Hungarian prime minister Viktor Orban’s Fidesz looked within reach of a two-thirds majority in the parliament elected on April 6 2014, going by exit polls.
A poll released soon after voting ended gave Fidesz 48 per cent in the new 199-seat parliament, the first elected after constitutional changes from 2012 that cut the number of seats in Hungary’s legislature from 386 seats to 199.
The centre-left Unity alliance had 27 per cent, while far-right ultra-nationalists Jobbik appeared to have improved their performance from 2010, when Jobbik had 16.67 per cent in the second-round vote of the time, to a current 18 per cent, going by the same exit polls.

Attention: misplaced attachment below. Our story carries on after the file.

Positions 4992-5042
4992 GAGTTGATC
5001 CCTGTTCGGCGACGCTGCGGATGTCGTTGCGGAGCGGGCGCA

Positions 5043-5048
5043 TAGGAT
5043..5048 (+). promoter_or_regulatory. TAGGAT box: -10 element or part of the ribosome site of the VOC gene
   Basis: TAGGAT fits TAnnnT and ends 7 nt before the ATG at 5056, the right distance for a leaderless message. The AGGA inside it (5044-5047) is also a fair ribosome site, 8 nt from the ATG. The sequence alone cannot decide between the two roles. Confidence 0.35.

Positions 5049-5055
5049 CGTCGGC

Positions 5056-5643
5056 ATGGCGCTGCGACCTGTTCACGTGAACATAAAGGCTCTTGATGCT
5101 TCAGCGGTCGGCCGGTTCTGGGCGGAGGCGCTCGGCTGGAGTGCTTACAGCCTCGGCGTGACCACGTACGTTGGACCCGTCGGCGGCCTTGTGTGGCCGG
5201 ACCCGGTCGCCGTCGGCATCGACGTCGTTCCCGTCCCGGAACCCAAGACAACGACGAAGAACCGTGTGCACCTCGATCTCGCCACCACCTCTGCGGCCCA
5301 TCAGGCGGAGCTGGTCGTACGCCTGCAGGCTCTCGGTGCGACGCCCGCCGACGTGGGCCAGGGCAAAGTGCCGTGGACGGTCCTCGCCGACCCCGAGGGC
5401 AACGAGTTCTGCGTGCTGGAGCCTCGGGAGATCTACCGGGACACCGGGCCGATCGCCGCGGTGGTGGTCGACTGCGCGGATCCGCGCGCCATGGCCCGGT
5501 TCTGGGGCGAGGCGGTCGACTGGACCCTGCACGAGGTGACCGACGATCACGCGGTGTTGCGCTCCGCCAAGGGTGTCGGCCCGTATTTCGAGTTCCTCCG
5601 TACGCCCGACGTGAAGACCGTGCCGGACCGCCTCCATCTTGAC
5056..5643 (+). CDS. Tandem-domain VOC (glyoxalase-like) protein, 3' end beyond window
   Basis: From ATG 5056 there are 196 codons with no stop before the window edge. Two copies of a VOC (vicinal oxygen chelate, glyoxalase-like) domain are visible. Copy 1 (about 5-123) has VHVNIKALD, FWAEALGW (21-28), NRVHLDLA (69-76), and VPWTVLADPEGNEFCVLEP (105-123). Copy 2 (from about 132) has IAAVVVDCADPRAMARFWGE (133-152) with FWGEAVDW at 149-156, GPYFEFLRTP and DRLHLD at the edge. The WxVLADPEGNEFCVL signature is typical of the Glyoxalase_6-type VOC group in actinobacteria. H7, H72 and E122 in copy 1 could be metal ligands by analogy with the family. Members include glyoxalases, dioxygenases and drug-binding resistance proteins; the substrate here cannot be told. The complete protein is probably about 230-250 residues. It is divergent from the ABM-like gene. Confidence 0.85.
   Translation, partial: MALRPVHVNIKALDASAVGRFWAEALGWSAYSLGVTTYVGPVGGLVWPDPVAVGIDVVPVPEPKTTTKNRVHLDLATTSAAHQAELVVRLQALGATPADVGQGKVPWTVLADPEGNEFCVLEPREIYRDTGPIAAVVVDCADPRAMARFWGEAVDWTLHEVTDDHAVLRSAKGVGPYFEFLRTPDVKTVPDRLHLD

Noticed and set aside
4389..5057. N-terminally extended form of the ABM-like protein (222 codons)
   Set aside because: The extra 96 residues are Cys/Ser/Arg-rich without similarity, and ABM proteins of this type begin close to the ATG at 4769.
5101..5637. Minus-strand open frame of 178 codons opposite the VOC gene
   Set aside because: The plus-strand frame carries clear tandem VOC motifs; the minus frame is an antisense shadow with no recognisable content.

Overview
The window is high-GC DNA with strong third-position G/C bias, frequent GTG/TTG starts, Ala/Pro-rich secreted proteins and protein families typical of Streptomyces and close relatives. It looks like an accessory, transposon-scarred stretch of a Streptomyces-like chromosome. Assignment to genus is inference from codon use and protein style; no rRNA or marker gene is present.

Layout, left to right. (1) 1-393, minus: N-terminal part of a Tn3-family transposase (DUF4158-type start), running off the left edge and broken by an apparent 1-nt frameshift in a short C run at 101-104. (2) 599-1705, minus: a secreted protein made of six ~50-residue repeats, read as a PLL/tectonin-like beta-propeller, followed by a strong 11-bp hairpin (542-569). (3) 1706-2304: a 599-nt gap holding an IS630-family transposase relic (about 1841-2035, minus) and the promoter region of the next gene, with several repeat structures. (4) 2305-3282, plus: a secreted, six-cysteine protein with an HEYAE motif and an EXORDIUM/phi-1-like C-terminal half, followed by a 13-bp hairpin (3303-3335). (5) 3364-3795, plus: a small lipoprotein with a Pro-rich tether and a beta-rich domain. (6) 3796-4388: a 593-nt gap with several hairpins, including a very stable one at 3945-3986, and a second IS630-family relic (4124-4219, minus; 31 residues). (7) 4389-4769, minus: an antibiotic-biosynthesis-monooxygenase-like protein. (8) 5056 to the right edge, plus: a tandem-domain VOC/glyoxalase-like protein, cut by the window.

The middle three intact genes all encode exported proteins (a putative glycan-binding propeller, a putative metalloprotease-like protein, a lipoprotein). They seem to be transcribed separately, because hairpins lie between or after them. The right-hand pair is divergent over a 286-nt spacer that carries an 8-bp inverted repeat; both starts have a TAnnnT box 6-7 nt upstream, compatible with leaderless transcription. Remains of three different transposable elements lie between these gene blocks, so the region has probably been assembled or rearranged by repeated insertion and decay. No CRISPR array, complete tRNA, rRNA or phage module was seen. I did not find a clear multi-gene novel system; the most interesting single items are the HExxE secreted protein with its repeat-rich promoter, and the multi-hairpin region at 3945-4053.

Voter turnout in Hungary’s April 6 2014 elections appeared set to be lower than in 2010, at something more than 57 per cent.
Apart from the change in the number of MPs, this also was the first election to be held in a single round, after the 2012 constitutional changes.
Fidesz campaigned in particular on the benefits it claimed that it had achieved for consumers in Hungary, notably by cutting household utility bills.
Orban’s party also had on its side an improving economy, a claim that Orban had succeeded in redressing the mess left by the previous eight years of socialist government, decisive control of influential media outlets and political underperformance by the centre-left opposition.